Friday, 17 May 2013

Week 7 & 8 A Mennonite Cossack

In Ukraine, jokes about Cossacks are as common as jokes about Mennonites in Manitoba.  Have you heard the one about the Cossack guide who was taking a Mennonite visitor from Canada on a tour?  As they left Zaporozhye by car, the traffic lights turned red and the Cossack driver sped up and went charging through the intersection.  The Mennonite passenger was totally shaken and yelled at the driver asking why he did such a dangerous thing.  The Cossack calmly shrugged his shoulder and replied, “Because I am a Cossack”.  The next intersection the light was also red and the driver just charged through at full speed.  By the third intersection, the Mennonite passenger was already bracing himself for a crash, when the light suddenly turned green and he could relax.  The Cossack driver also saw the light turn green and slammed on his brakes.  The Mennonite inquired as to the reason why he would stop for a green light.  The Cossack again shrugged his shoulder and said cautiously, “There might be a Cossack coming”.

“Cossack” is a Turkish word meaning “freeman”.  They were generally runaway serfs who banded together for their own protection.  They developed their own customs, clothing, and reputations.  They lived in the Khortitsa area before the Mennonites arrived and had a fort on an island in the Dnieper River.  They were generally loyal to the Russian crown and fought many battles with the Turks who had controlled their land at one time.  There is a famous painting of the Zaporozhyzian Cossacks drafting a response to a demand of surrender from a Turkish sultan.  This historic response has survived in the archives.  It is not a document you would read in polite company.  The painting is very well done and you can imagine the response just by studying the characters in the painting.  (Click on the picture to enlarge)

I had the opportunity to meet a direct descendant of the last leader or “hetman” of the Cossacks.  His name is Boris Polubotko.  His mother’s maiden name was “Froese”, so we really have a Mennonite Cossack.  I presume that he is inclined to aggressively pursue the peace position.  Boris has relatives in Winnipeg and they asked me to deliver a gift to him and that was my reason for the meeting.  If you are wondering what a modern day descendant of the Cossacks does for a living - he is an orthopedic surgeon.  It was a pleasure to meet him.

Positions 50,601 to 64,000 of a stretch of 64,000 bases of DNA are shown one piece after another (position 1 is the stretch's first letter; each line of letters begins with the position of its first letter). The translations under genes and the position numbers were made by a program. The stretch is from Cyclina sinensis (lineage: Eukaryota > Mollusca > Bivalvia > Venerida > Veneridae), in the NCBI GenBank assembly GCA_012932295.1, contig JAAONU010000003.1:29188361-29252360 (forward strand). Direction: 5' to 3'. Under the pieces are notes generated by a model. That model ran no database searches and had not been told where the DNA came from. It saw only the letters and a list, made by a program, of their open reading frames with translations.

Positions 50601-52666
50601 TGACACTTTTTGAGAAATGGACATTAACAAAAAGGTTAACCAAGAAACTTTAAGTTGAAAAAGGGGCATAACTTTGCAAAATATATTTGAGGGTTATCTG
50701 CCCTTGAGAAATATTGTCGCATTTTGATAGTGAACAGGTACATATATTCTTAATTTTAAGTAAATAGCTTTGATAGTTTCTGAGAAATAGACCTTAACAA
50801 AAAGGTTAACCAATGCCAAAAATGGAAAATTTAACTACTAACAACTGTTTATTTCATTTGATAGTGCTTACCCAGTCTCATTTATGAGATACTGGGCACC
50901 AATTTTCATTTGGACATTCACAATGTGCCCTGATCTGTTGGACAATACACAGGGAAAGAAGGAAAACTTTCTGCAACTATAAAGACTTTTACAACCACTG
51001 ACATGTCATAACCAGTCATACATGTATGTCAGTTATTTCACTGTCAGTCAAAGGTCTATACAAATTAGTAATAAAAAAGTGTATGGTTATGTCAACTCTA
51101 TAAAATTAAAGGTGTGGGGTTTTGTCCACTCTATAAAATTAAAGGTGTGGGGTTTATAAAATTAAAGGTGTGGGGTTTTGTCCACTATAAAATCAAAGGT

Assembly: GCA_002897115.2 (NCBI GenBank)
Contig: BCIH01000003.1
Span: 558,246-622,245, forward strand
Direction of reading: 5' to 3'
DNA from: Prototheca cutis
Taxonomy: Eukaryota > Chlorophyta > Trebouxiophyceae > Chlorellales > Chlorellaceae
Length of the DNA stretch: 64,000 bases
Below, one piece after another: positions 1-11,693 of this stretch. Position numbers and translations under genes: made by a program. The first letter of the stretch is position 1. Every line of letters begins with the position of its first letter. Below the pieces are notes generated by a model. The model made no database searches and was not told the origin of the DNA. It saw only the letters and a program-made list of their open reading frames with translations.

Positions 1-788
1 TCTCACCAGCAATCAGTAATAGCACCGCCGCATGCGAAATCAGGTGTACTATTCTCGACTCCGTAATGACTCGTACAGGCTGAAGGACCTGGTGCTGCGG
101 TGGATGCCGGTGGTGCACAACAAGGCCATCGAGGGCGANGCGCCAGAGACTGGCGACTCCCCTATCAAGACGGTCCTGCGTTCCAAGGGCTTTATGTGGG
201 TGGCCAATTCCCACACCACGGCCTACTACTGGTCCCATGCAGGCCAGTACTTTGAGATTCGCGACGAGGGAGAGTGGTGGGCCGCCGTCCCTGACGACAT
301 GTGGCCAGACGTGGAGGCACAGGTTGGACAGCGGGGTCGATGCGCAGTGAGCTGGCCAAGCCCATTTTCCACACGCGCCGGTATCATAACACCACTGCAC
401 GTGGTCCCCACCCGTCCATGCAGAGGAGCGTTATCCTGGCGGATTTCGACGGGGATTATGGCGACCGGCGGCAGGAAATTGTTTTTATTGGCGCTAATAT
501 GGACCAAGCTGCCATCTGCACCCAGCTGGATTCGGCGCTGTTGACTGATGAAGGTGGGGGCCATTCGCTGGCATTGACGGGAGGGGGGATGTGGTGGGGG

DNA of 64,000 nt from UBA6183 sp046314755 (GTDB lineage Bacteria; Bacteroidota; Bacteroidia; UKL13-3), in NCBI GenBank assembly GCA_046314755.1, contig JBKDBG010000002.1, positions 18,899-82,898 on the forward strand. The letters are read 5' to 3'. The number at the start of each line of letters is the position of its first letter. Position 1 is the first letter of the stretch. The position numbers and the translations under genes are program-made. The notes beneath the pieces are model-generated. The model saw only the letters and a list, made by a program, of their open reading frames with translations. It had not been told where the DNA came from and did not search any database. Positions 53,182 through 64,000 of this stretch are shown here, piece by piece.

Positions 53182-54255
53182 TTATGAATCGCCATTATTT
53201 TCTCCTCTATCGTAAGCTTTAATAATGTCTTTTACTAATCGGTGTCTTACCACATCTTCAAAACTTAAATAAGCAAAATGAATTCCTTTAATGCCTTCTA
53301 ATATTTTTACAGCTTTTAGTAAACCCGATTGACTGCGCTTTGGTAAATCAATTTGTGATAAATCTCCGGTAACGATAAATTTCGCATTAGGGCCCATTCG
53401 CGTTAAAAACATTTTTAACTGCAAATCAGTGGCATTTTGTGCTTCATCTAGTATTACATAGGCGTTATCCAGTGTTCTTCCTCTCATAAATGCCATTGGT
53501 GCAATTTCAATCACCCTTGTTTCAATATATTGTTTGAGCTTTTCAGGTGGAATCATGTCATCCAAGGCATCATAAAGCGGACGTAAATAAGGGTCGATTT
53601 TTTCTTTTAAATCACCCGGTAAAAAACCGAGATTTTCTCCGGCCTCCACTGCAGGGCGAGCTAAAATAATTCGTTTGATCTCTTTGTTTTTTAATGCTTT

We celebrated Easter on May 5.  Sometimes Easter falls on the same day as we celebrate it in the West.  This year it did not.  We spent Saturday before Easter shopping for paska.  Every store and vendor was selling it.  Saturday night at midnight we went to the local Orthodox Church for their service.  We enjoyed listening to the choir and just watching the people worshipping.  Their service continued all night till sunrise.  Mary and I did not last that long.  We wanted to join the Kutuzovka Mennonite Church for their 8:00 AM breakfast.  The greeting on Easter morning from everyone is “Christ is risen” and the proper response is “Christ is risen indeed”.  Someday I will learn to say this in Russian.  Easter Monday was paska baking day at the Mennonite Centre.  Mary loved spending the day in the kitchen with Ira, our cook.  The process is fascinating and the final product is beautiful.  Each senior coming for lunch on Tuesday got a paska.

There have been the usual number of petitions - everything from medicines for a man suffering from hepatitis to a lady with a badly scalded hand asking for groceries.  Our lives were disrupted by water problems in our apartment for a few days.  Thankfully we are now back to showering on a regular basis each morning. (no picture available)

A few days ago we were informed that there were a number of “German” tourists at the Mennonite Centre.  They just showed up one evening.  Mary and I went to find out what they wanted.  They were 8 Mennonite men from Germany.  They were working as volunteers in the Melitopol area doing renovations at an orphanage.  They were taking the evening off to come and find the villages from which their parents had been forcibly removed in 1941.  It turned out that a number of them had roots in my father’s village of Alexandertal.  One of them, a Doerksen, lived across the street from where the Suderman’s used to live. They needed maps of the village and directions on how to get there.  I was happy to do this but felt a bit guilty as I photocopied a few pages from Helmut Huebert’s atlas (my neighbour in Winnipeg).  Mary had a chance to practise her low-German as she communicated with them.  They were a delightful, enthusiastic group and we counted it a privilege to meet them.  They had moved to Germany from Kazakhstan in the 1990’s and were now back making a contribution to the area from which their ancestors had come.

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